Hershey’s Kisses now in India; company to invest $50 mn over next 5 years
Hershey India, a part of The Hershey Company, a leading global snacking giant and the largest producer of quality chocolates in North America, has launched its iconic ‘Hershey’s Kisses’ chocolate brand in India. Hershey’s Kisses are distinct because of their unique shape.
During the first phase of this launch, Hershey’s Kisses will be available only in South India. It will be available in modern trade, large general trade and e-commerce platforms in South India.
Commenting on the launch, Michele Buck, President and CEO, The Hershey Company, said, “The Hershey Company has a rich chocolate heritage and we have built our expertise over the past 125 years. Hershey’s Kisses is one of our most iconic chocolate treats and a symbol of how our company has spread its goodness around the world.”
Steven Schiller, President, International, The Hershey Company, added here, “There is a lot of potential for The Hershey Company in India. This market is an important part of our International growth model. The Hershey’s brand has been leading our India growth and Hershey’s Kisses is a wonderful way to continue that growth by tapping into the growing chocolate segment.”
Speaking about the product launch and the brand’s future plans, Herjit Bhalla, Managing Director, Hershey India, said, “We are delighted that consumers are increasingly loving the Hershey’s range of products – be it Hershey’s Syrups, Spreads, Milk Shakes or Cocoa Powder. I am very excited about Hershey’s strategic entry into the large chocolate category with Hershey’s Kisses. We know from our intensive consumer testing and product development that Indian consumers will love Hershey’s Kisses, and I am sure Hershey’s will now spread smiles and happiness to many more homes.”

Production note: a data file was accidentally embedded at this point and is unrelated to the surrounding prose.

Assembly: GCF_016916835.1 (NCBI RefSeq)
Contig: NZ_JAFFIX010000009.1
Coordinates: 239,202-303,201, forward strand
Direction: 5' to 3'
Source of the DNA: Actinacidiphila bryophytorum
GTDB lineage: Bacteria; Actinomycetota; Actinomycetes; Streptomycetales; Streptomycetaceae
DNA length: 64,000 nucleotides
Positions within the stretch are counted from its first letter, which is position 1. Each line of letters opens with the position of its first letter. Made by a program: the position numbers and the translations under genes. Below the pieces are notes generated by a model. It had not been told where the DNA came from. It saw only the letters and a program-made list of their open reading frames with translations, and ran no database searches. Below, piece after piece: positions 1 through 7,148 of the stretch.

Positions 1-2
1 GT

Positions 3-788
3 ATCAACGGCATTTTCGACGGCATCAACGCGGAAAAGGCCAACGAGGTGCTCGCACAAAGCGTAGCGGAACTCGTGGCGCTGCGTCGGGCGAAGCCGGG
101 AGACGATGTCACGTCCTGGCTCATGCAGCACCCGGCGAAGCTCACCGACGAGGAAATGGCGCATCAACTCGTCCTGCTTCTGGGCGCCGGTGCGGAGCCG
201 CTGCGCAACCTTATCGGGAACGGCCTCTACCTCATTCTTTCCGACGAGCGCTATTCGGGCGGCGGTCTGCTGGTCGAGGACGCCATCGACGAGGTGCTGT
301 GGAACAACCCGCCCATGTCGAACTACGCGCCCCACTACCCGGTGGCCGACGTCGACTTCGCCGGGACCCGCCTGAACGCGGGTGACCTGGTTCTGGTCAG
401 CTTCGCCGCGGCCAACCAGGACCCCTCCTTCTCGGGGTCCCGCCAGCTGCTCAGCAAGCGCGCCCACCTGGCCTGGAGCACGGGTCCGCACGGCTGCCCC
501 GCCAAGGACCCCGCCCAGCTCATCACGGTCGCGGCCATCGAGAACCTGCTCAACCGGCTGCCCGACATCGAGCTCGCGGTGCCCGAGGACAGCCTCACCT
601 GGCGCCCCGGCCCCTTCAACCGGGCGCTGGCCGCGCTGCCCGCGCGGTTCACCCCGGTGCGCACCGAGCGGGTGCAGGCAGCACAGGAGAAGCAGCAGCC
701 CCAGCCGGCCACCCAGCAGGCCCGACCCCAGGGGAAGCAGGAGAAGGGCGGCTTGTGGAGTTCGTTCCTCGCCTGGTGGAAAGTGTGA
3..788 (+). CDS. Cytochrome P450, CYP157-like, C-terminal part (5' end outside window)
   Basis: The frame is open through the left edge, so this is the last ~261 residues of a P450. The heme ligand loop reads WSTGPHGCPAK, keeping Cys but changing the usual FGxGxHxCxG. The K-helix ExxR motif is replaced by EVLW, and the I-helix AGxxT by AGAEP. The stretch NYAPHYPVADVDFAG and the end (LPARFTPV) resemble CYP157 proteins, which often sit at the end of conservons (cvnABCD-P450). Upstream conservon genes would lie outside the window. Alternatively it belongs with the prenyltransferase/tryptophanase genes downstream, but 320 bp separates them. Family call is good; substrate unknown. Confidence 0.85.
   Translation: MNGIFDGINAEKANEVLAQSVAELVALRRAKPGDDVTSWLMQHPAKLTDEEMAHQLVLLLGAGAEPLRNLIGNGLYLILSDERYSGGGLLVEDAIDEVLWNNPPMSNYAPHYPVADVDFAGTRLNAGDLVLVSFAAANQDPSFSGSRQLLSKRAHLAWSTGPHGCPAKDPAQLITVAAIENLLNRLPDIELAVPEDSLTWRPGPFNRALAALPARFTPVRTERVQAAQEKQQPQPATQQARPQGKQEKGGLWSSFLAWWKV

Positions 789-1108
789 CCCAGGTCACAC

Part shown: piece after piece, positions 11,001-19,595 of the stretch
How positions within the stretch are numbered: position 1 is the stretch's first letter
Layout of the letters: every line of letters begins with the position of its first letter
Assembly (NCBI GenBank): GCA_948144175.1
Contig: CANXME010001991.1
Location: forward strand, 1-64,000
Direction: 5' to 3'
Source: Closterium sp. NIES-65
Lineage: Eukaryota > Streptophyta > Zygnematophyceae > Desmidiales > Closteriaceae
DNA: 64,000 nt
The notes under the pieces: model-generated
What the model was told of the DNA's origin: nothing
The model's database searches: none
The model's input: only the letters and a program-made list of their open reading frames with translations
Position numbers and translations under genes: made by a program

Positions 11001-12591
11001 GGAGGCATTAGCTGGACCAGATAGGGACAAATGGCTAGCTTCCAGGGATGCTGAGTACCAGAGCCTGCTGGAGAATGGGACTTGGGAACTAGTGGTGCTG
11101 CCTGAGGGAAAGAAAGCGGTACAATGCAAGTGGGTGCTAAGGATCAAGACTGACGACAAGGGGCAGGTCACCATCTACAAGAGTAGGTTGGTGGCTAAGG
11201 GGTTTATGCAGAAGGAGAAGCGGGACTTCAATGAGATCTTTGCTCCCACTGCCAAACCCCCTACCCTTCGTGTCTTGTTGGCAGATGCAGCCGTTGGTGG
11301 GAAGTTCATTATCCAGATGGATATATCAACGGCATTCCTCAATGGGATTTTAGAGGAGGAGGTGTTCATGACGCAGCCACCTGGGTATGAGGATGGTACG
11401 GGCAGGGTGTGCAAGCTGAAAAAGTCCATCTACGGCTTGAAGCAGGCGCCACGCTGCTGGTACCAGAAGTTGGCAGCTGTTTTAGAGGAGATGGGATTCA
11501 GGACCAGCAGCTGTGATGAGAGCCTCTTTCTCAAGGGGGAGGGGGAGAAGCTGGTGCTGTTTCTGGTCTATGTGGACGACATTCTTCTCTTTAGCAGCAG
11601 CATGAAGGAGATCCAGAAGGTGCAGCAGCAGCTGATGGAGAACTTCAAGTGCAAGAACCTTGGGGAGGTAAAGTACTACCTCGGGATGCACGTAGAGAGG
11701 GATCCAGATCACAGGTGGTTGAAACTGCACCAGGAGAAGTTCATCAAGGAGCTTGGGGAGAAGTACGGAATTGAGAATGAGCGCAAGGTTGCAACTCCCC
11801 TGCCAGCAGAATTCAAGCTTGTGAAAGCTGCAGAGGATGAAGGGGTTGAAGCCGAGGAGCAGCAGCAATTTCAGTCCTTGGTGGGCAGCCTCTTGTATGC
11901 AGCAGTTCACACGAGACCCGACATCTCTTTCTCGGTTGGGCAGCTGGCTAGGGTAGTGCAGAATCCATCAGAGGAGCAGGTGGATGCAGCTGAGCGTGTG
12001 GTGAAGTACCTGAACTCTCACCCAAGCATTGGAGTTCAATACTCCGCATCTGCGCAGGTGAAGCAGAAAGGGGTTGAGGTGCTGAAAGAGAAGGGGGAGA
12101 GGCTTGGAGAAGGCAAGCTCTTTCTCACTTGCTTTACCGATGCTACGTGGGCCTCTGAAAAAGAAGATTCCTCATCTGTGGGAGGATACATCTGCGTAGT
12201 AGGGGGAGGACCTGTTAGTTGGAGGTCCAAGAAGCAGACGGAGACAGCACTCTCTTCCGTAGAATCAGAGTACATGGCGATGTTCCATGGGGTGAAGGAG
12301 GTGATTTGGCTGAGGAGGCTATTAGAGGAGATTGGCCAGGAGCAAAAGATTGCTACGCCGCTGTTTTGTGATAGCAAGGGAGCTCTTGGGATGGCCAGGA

Available in India in three variants – Milk Chocolate, Almonds, and Cookies ‘n’ Crème, the Hershey’s Kisses range in India is the result of intensive R&D and consumer testing to develop the right taste profile for discerning Indian consumers who seek premium chocolate.
The journey of the Hershey’s brand in India started a decade ago with the introduction of the Hershey’s Chocolate Syrup, and brand has emerged as a clear market leader in chocolate syrups and cocoa powder. More than two years ago, Hershey’s launched products in Milk Shake and Chocolate Spreads. According to a company release, in 2018, Hershey’s is the No. 2 brand in Chocolate Spreads and the No. 3 brand in Milk Shakes in just two years of their launch. The launch of Hershey’s Kisses is expected to further fuel the growth of the Hershey’s brand in India.
The Hershey Company brings almost 125 years of chocolate-making experience to the launch of Hershey’s Kisses in India. Today, it is a Fortune 500 company with world-class manufacturing expertise and innovation capabilities to deliver great tasting chocolates. The company makes nearly 70 million Hershey’s Kisses every day that are sold in nearly 60 countries.
At a Media Roundtable, Michelle Buck, President & CEO, The Hershey Company; Steven Schiller, President, International, The Hershey Company; and Herjit Singh Bhalla, Managing Director, Hershey India, fielded several queries on the company’s investment plans in India, marketing strategy, growth trajectory and much more. Excerpts:
How much investment are you are going to make in this project? How are you going to fight the competition from Cadbury, Nestle, Amul, etc., which is about $1.2 billion, as you say?
Michelle Buck: We believe in what we are bringing to the market place, which is a significant investment. We have committed around $50 million over the next 5 years. We have invested in manufacturing capacity. We will be investing in advertising, including TV and digital, as well as in-store activation.
As far as competition is concerned, first of all, this is a growing market and thus, provides us the key opportunity to drive the growth. We believe that Hershey’s is a brand that is so unique vis-à-vis anything else that is there in the market place.
What is the projected market share that you have set for yourself in the next 3-5 years?